Tuesday, November 20, 2007

DVD Review - Nirvana: Unplugged in New York (****1/2)



I've never actually kept track, but if I had to guess which CD I have listened to most in my lifetime, Nirvana's Unplugged in New York album has to be right up there near the top. It's not that it is the best album I've heard (cause it's not), nor is it my favorite, but it may just be the most intimate and easily re-playable record in my collection. But after all these years and literally hundreds of listens later, I (like a lot of fans no doubt) never actually had the chance to see complete footage of the legendary performance, which makes this long awaited DVD of Unplugged on New York one of the year's most anticipated releases.

Various bootlegs of the show have been floating around ever since the days after Kurt Cobain's death (which occurred only 5 months after this show), which no doubt mired this release in legal trouble and more than likely contributed to the set never being available on any home video format prior to this, let alone DVD. The death grip on the Cobain estate seems to be loosening slightly with ever passing year however, and the Unplugged in New York DVD is one of the last pieces of the Nirvana puzzle to see release (the final piece? 1991: The Year That Punk Broke, still criminally absent from DVD).

To be honest, actually seeing the performance for the first time nearly 15 years after the fact isn't too much of a revelation, but the simple fact that this is now available for home viewing is satisfying enough. The band's song selection was immaculate, beautifully balancing a number of their lesser known (but ultimately better) tunes with a handful of wonderful covers, including definitive readings of David Bowie's "The Man Who Sold the World", The Vaselines "Jesus Don't Want Me for a Sunbeam" and Lead Belly's "Where Did You Sleep Last Night?". Of course with hindsight, nearly every original included here seems rather famous, but as is noted in the "Bare Witness" documentary (14 min) included on this DVD (there is also some nice if sketchy rehearsal footage), at the time many MTV execs were nervous that the band had chosen to highlight a good number of deep cuts and early gems rather than regurgitating radio singles (Kurt introduces "About a Girl" with, "This is off our first record, most people don't own it.")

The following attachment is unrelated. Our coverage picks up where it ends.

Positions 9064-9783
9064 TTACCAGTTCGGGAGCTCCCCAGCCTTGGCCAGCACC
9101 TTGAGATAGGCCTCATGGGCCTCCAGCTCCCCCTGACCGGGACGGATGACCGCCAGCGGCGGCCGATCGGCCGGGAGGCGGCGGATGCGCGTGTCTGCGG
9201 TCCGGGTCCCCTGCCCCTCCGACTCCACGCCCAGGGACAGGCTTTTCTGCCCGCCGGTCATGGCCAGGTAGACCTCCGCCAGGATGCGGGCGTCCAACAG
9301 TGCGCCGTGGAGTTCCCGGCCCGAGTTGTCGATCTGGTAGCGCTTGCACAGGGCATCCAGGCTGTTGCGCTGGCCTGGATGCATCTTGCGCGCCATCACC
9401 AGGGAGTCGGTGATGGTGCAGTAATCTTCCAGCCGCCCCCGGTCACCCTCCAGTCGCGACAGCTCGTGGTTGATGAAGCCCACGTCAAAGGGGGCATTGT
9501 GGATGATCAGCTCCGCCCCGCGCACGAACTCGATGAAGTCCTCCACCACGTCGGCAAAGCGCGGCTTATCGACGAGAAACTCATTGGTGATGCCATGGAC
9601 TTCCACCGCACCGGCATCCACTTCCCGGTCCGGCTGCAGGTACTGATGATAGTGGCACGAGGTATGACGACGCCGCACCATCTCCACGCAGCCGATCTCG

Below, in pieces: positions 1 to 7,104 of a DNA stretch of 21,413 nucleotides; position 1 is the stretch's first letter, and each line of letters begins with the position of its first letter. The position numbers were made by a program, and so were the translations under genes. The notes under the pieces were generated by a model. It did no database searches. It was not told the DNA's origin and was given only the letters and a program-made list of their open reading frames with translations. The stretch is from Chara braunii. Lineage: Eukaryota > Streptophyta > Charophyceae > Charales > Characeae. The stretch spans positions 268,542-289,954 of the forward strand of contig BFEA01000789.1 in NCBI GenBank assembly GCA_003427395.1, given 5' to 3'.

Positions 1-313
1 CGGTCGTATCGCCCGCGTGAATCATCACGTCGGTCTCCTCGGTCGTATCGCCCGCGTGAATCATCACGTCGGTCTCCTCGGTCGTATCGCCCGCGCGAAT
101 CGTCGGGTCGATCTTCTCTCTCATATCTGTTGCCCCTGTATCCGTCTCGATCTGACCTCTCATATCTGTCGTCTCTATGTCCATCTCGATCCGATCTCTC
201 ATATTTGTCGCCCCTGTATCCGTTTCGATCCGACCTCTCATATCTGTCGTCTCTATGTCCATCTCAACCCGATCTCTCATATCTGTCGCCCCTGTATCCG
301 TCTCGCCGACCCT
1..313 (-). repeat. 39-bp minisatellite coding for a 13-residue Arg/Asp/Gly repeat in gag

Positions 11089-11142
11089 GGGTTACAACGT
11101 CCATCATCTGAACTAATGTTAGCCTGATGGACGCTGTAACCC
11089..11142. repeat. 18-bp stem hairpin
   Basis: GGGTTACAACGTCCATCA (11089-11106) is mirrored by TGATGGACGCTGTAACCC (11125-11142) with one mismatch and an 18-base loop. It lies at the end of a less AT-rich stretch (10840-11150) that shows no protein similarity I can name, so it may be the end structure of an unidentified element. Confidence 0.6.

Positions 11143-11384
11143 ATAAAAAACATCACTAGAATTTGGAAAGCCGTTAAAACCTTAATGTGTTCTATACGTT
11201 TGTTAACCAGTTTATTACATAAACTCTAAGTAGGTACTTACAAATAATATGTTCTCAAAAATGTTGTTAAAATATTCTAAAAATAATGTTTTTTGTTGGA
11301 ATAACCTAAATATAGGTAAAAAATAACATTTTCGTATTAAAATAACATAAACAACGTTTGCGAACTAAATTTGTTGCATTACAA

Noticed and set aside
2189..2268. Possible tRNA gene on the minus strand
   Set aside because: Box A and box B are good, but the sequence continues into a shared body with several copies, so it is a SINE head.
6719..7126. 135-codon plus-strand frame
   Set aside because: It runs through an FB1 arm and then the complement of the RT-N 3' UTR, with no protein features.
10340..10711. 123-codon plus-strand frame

The most interesting portion of the set to me has always been the band's decision to not only cover three Meat Puppets songs in a row, but to bring Curt and Cris Kirkwood on stage to play the songs with them. The fact that in 1993 the world's biggest band would bring with them one of the more idiosyncratic underground bands from the 1980s to play a handful of 10 year old songs (each selection comes from 1983s Meat Puppets II) is testament not only to Nirvana's love for the independent rock scene, but also to the band's awareness of their status as underground ambassadors of cool. The entire unedited 14 song set (here in its entirety) is, to say the least, mesmerizing, at once ominous and soothing, and in it's own unique way, life affirming. It's hard to imagine Kurt being so gentle and at ease with what we now know was going on behind the curtain in his personal life (another shameless Love & Death plug). Judged solely on it's musical merit though, what you have is one of the most important live documents in music history and a look at the softer side of perhaps my generations greatest rock band.

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